Criminal liability is one of the central aspects of a democratic system, assuring that wrongdoers will be punished for acts committed against the society as a whole. Criminal law has an important role to play in regulating the behavior of individuals, ensuring they abide by criminal law and are criminally responsible for their acts.
As such, a corporation is a legal person and thus criminally liable. This has some negative aspects. Notably, innocent shareholders may bear some cost of the serious criminal offences committed by their company, in that share prices may suffer. Nevertheless, this essay argues that even though holding a company liable for crimes can be costly to shareholders and creates negative externalities, the broader advantages arising from such a policy allows one to say it is efficient.
To demonstrate this statement, this essay will argue that corporate liability is a beneficial policy in the sense that its advantages outweigh its disadvantages. It will then focus on the shareholders to show that even if they suffer from the crime, this burden is legitimate to a certain extent and they are not the only one to bear the cost of the offence. It will focus on the UK context but will also refer to other legal jurisdictions where relevant.
[...] He/She can first suffer from personal criminal liability. But most importantly and more relevant to our subject, he/she will probably suffer from the condemnation of the firm by losing his/her job or being set aside. Thirdly, as briefly mentioned above, a broad range of people is going to be indirectly accountable for the corporate offence. Other constituencies, such as creditors, employees and consumers feel the cost of the corporate crime more critically than shareholders, because of what has been described as an “overspill problem”. [...]
[...] Finally, it has been demonstrated that financial penalties imposed on corporations may sometimes have just limited consequences on the value of the shares. Indeed, such penalties do not always affect the company above the price of the fine itself. Some authors have shown that when the trading partners of the firm are not affected by the wrongdoing, no matter who else is affected, the prices of the shares will not fall abruptly. Thus, the burden of criminal liability on shareholders is sometimes not as important as can be suggested. By contrast, other persons can suffer much more than the shareholders themselves. [...]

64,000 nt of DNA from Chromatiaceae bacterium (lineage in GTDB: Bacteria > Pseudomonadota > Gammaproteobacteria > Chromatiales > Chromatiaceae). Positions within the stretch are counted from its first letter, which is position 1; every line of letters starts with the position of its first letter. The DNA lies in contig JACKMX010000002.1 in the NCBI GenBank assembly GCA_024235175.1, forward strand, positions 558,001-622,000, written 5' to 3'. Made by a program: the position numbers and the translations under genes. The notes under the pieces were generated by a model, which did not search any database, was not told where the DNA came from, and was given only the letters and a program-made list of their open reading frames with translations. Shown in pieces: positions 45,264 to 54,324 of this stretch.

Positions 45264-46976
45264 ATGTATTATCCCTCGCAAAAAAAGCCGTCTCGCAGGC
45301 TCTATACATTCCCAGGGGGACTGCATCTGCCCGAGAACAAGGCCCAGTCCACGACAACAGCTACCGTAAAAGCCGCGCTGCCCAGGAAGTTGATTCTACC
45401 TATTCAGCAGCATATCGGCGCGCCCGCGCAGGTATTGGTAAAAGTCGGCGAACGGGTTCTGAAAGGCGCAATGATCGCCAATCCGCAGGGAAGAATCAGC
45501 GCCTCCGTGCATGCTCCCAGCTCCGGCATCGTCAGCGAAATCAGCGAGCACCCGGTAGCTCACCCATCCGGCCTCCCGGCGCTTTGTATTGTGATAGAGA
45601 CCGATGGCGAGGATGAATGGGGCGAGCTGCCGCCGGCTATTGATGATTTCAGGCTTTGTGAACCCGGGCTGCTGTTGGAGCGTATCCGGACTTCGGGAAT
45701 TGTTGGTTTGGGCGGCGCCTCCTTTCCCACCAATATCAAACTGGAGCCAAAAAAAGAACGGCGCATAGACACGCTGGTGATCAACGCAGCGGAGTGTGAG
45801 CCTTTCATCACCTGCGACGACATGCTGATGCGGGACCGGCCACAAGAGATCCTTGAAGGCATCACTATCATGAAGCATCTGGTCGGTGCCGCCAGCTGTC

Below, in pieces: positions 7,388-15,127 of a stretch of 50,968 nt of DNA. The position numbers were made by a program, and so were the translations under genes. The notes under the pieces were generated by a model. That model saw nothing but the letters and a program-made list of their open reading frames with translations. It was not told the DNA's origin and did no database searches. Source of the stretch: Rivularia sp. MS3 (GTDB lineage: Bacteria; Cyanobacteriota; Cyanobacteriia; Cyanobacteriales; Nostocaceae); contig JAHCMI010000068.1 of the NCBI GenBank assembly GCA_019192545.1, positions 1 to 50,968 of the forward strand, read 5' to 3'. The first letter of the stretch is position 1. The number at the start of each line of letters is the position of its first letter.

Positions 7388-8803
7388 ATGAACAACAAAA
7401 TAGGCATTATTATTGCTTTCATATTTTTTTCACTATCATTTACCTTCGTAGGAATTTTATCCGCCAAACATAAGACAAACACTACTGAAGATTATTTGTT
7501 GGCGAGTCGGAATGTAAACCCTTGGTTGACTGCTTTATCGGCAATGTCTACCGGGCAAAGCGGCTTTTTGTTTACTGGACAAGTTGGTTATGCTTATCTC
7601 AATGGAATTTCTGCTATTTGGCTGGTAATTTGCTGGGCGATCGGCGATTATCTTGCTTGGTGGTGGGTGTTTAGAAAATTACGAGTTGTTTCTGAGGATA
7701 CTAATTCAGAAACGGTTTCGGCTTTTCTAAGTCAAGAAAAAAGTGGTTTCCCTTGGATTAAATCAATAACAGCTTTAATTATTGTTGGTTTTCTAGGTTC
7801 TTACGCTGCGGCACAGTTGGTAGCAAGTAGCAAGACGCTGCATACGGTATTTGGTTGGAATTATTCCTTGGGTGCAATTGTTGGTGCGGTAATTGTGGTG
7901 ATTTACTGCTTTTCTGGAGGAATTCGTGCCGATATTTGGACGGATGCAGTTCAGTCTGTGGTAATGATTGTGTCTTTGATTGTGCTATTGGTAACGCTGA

[...] Shareholders assume partly the consequences of the criminal liability It has been argued that the shareholders are the first to suffer from the company being held liable for a criminal offense even when the liability is the direct consequence of a failure of the top management. Of course, the conviction of the company will be felt by the shareholders. However, as has been previously seen, it is a necessity as far as corporate law itself is concerned, since it is a mechanism that forces the shareholders to react in case of failures of management. [...]
[...] This source of power can be seen in the Model Articles, which highlight that the general authority of the board and its ability to delegate its power are subject to the articles. Considering that under UK corporate criminal law the criminal offence has to be committed by the directing mind and will of the company, it is probable that the offender will be an executive director or a manager. Directors receive their powers from the shareholders, and managers from the directors and thus indirectly the shareholders. [...]
[...] Conclusion Corporate criminal liability for serious offences is an efficient policy in that it does not over penalise the shareholders. The negative points of such a liability must not hide the fact that it is highly beneficial to every member of the society when we consider the society itself. Certainly, the shareholders bear part of the cost of the crime, but less than many other people concerned. Actually, individuals less responsible for the crime than shareholders may suffer much more than them. [...]
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